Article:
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Düsseldorf, the state capital of North Rhine–Westphalia, may suffer by comparison to Köln's remarkable skyline, but the elegant city has more than enough charm—and money—to keeps its own self-esteem high. By contrast to Cologne’s boisterous, working-class charm, Düsseldorf is known as one of the country’s richest cities, with an extravagant lifestyle that epitomizes the economic success
of postwar Germany. Because 80% of Düsseldorf was destroyed in World War II, the city has since been more or less rebuilt from the ground up—and that includes re-creating landmarks of long ago and restoring a medieval riverside quarter.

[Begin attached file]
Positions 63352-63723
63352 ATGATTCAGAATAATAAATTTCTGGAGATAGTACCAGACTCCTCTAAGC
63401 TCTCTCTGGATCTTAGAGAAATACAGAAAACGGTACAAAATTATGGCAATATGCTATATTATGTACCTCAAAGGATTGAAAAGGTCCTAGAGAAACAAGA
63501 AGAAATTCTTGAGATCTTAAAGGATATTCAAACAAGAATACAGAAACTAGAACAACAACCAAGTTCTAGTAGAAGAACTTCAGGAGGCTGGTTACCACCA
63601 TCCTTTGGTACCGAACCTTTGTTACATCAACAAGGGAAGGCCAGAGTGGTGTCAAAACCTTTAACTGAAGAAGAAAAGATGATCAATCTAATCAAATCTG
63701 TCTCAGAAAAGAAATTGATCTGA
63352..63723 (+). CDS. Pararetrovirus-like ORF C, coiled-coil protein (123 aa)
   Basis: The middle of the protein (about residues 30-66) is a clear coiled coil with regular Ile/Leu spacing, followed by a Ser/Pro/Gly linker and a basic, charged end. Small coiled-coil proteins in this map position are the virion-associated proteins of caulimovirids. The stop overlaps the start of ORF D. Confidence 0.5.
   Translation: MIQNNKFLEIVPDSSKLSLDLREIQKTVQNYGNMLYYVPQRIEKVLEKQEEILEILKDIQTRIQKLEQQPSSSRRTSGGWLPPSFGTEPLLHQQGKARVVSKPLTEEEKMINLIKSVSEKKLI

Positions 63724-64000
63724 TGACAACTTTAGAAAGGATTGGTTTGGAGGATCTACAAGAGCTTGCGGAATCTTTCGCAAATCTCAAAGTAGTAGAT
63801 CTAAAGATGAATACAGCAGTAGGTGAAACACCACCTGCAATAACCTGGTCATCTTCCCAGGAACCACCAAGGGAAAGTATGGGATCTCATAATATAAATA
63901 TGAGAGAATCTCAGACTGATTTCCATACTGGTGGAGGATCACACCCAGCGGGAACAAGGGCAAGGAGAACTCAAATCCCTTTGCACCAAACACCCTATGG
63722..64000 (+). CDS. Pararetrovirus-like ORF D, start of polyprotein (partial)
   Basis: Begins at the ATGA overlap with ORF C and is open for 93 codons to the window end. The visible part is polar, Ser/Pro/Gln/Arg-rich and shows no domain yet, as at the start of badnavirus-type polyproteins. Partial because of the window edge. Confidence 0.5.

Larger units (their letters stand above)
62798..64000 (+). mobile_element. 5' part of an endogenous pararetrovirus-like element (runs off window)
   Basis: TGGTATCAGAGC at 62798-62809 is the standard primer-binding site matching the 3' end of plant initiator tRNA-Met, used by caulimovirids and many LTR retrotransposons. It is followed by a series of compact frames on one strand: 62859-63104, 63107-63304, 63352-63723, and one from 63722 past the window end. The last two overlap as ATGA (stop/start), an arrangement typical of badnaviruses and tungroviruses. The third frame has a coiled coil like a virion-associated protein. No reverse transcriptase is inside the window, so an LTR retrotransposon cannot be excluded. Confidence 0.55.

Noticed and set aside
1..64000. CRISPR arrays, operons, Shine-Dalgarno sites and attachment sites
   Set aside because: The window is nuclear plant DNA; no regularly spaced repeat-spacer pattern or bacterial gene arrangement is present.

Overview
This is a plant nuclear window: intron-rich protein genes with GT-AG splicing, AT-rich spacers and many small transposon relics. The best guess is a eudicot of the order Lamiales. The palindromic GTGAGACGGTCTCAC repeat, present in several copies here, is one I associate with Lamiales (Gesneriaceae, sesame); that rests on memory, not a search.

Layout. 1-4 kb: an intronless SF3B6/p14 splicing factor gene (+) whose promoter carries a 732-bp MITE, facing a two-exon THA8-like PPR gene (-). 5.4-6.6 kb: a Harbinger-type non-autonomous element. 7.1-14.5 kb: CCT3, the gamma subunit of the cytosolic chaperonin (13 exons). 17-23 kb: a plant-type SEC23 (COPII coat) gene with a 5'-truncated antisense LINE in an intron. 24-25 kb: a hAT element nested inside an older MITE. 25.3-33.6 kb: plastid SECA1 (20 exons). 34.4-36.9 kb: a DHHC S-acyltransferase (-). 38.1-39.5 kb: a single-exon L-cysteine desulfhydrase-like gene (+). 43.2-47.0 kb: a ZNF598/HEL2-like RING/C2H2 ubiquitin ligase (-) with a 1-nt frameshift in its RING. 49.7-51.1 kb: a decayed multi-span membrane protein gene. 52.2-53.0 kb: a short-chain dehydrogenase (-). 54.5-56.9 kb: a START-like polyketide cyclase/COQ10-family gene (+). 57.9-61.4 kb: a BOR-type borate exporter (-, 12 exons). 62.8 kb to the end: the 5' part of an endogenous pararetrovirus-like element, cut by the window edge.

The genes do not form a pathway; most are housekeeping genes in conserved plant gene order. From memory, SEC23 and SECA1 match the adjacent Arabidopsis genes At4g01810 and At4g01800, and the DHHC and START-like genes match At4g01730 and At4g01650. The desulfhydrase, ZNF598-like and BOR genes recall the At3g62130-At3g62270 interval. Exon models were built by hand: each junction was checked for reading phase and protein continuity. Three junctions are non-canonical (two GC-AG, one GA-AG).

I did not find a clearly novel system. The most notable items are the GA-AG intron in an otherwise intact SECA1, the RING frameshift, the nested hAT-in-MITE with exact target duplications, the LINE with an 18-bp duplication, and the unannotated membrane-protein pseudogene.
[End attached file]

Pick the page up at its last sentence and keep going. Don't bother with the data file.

At the confluence of the Rhine and Düssel rivers, this dynamic city started as a small fishing town. The name means "village on the Düssel," but obviously this Dorf is a village no more. Raised expressways speed traffic past towering glass-and-steel structures; within them, glass-enclosed shopping malls showcase the finest clothes, furs, jewelry, and other goods that money can buy.
At the center of Aachen, the characteristic three-window-wide facades, give way to buildings dating from the days when Charlemagne made Aix...
One of the Mosel's oldest towns (the Celts were here by 450 BC), today Alken is best known for its 12th-century castle, Burg Thurant. With a...